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Uber Crash Exposes V2X Politics

While working on a story about the aftermath of a car crash that involved a driverless Uber vehicle, I came across two automotive industry analysts who brought up the same question: Could V2X have helped the Uber vehicle — which was in driverless mode when it hit a van and rolled over — avoid the collision?

The vehicle-to-vehicle (V2V) and vehicle-to-infrastructure (V2I) communication technologies are collectively known as V2X.

After my initial interview, the Linley Group’s senior analyst, Mike Demler, sent me this message: “There is one thing I forgot to mention. If Tempe was a Smart City with V2X infrastructure, and the Ford and (Uber) Volvo had V2X, the DSRC messaging could have warned the Volvo of an impending collision.”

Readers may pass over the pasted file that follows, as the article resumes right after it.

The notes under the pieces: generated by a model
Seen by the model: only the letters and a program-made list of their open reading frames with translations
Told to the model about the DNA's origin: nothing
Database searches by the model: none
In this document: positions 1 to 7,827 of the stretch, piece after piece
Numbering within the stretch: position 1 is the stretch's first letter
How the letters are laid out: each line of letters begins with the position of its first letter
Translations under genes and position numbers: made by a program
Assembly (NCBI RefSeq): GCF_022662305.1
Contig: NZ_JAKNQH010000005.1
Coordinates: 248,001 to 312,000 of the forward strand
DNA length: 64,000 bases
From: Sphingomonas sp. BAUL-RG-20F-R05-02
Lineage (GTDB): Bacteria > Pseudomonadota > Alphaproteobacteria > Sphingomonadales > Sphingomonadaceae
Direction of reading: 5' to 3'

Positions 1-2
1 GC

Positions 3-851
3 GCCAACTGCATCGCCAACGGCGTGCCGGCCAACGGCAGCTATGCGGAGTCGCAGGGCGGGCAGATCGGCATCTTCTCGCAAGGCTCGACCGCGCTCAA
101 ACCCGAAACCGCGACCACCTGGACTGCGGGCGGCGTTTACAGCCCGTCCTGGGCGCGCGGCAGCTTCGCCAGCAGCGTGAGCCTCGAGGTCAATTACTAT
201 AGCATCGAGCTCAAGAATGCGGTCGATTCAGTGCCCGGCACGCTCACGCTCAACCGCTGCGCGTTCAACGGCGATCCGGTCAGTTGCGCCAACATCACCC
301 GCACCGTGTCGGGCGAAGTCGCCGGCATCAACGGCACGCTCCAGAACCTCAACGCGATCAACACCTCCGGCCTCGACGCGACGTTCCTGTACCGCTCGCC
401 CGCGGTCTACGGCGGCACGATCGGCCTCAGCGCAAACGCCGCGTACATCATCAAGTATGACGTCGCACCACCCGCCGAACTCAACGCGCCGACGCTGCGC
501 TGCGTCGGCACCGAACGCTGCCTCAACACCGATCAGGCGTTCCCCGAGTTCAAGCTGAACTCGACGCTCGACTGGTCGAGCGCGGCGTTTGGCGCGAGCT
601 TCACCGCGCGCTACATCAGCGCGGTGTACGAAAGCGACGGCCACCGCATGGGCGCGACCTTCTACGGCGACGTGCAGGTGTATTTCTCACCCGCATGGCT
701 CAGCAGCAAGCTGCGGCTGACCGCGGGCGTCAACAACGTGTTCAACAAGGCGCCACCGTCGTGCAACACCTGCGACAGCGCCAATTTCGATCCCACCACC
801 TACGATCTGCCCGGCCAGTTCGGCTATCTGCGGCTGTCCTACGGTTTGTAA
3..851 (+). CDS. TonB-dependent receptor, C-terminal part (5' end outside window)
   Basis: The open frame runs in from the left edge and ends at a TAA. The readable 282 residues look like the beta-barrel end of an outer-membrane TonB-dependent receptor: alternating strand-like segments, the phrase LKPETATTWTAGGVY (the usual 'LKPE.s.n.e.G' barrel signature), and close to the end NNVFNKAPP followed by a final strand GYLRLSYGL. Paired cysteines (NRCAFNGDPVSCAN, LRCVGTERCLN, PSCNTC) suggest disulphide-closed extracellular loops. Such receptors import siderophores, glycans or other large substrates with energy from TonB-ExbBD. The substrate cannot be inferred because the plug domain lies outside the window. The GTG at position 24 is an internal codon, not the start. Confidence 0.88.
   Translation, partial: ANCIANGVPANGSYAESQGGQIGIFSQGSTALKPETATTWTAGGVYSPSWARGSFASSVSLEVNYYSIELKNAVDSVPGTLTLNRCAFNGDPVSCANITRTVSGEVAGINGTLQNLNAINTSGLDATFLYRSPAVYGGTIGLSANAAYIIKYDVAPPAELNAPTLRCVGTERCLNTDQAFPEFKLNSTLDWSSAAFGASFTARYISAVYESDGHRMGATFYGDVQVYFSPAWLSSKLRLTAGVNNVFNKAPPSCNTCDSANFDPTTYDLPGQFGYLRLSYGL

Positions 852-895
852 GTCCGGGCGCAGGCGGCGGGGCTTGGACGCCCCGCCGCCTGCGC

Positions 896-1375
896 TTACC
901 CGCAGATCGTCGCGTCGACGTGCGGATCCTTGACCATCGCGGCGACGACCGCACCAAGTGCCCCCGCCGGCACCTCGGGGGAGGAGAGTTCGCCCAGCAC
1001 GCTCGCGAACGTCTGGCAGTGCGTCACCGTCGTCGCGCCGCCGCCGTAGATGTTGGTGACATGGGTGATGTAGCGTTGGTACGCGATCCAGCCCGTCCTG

Ian Riches, director of global automotive practice at Strategy Analytics, also wondered whether this outcome would have been different “if both vehicles had some form of V2V technology.”

Uber isn’t offering any insights as to what went wrong in the crash. 

Uber accident scene last Friday in Tempe, Arizona

Uber accident scene last Friday in Tempe, Arizona

However, the company, after suspending its development operations and passenger pilots for the post-crash weekend, put “dozens of” their driverless robo-Ubers on the road in Tempe and Pittsburgh Monday afternoon and resumed passenger pilots. In San Francisco, Uber released two “development vehicles” Monday morning.

To read the rest of this article, visit EBN sister site EETimes

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